02 January 2011

Project "Great Wall DF-4" (1/2)

bought this camera yesterday, needs a little work but otherwise it's in working condition.

As you can probably tell from the name, it's made in China and came in a few variants. This one is a DF-4, and it has a flash shoe with a PC-sync contact (can't test whether it works as I don't have a sync cable), a self timer (working), cable release socket (working). This is a 120mm medium format SLR built in the 1980's.

it comes with a 90mm lens, with focusing from 1 meter to infinity. The aperture ring on the lens ranges from 3.5f to 22f.

the shutter speeds available are 1/200s, 1/125s, 1/60s, 1/30s and bulb.

cosmetically, the lens has a dent on the edge but otherwise is in good condition, definitely needs a little cleaning but I can't see any fungus or mold inside. The viewfinder is a little dusty with specks all around but does not obstruct or impair vision.

the flash shoe is also bent inwards as you can see from the picture, and i can't fit a flash into it now. hopefully i will be able to bend it back into position.

here's a closeup of how the viewing port looks like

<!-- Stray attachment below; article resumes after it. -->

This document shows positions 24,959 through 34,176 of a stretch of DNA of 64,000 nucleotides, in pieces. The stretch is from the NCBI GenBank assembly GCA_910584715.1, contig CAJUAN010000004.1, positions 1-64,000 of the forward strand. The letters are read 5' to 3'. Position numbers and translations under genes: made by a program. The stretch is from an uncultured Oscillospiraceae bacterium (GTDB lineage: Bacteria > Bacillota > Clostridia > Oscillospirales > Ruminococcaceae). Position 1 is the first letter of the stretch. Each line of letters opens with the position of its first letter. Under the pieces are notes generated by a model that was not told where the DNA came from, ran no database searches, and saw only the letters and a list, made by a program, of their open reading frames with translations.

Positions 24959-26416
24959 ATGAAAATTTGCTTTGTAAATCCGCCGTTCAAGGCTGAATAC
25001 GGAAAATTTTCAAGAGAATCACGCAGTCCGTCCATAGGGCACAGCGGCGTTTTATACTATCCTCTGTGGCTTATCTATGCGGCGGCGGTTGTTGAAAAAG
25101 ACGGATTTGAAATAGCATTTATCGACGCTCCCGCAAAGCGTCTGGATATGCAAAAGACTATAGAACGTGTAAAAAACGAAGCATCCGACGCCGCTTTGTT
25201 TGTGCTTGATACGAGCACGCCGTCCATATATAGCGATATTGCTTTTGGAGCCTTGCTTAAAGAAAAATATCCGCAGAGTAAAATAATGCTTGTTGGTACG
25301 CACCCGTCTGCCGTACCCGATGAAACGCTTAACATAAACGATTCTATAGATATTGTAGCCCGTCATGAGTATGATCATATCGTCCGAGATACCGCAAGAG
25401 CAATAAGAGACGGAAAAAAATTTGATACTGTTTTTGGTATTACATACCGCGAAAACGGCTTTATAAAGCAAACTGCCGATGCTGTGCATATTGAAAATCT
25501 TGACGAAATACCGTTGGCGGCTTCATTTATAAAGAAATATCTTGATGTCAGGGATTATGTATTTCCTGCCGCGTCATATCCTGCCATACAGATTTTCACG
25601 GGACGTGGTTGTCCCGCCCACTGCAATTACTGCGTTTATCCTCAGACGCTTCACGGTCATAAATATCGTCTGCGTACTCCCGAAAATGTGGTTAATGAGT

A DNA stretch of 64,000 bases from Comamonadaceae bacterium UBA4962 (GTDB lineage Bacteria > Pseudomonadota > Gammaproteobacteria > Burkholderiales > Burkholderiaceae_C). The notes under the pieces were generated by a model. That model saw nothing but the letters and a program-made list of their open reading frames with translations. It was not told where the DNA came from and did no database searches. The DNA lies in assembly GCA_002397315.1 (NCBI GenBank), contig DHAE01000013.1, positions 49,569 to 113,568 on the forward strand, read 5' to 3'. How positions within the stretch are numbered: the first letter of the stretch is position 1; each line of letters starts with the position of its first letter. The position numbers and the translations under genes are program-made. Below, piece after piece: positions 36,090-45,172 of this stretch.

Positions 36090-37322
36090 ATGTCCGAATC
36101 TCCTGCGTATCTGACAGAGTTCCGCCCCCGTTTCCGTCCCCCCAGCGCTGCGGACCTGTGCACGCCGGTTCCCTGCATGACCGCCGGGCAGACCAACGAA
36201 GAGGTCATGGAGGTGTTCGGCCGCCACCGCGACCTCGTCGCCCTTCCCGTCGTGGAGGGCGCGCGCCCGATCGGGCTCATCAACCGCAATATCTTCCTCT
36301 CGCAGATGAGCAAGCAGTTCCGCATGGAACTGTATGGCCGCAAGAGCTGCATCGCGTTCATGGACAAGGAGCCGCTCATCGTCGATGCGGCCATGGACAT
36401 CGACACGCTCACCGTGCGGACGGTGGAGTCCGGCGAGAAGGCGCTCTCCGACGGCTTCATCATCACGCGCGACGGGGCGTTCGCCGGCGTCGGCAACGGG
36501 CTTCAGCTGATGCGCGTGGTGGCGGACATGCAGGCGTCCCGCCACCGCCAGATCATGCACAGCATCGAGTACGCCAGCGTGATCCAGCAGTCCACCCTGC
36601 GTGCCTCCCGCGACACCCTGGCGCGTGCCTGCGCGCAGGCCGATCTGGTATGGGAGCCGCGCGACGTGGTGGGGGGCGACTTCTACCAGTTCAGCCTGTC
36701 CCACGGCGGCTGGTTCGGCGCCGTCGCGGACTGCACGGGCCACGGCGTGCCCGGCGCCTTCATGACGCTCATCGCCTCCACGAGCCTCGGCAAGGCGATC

since it is a SLR, what you're seeing through the viewfinder is the exact image through the lens. this means that the depth of field and overall brightness of the image in the viewfinder changes as well when you change the aperture (live preview).

the viewfinder comes with a flip up magnifier and would be very useful to get the precise focus. it is very clear and sharp but the pictured example doesn't do it justice as i couldn't get a proper focus.

there is a exposure chart just behind the viewfinder but it is in chinese. i never figured out how to use one even when it is in english, but it is nice to have one anyway.

the camera comes with a 4.5cm x 6cm frame which would fit 16 shots on a 120mm roll of film. there were other frames built for this camera that would fit other sizes like 6cm x 6cm or even for 35mm films but are rare and hard to find.

the shutter speed selector is also the winding knob for cocking the shutter. after the film is wound to the next frame, the shutter speed knob needs to be cranked anti-clockwise to wind the shutter into position and you're ready to shoot.

the knob above the shutter speed selector is actually a catch to prevent (or enable) double exposures. By default, after taking a picture, the shutter speed knob cannot be wound again until the film is advanced by one frame. but by pushing this knob upwards, the shutter can now be wound again and a double exposure can be taken.

this is very useful as it stops you from unintentionally taking a double exposure, while giving you the option do make one if you choose to.

so anyway, time to get to work!

(link to page 2/2)

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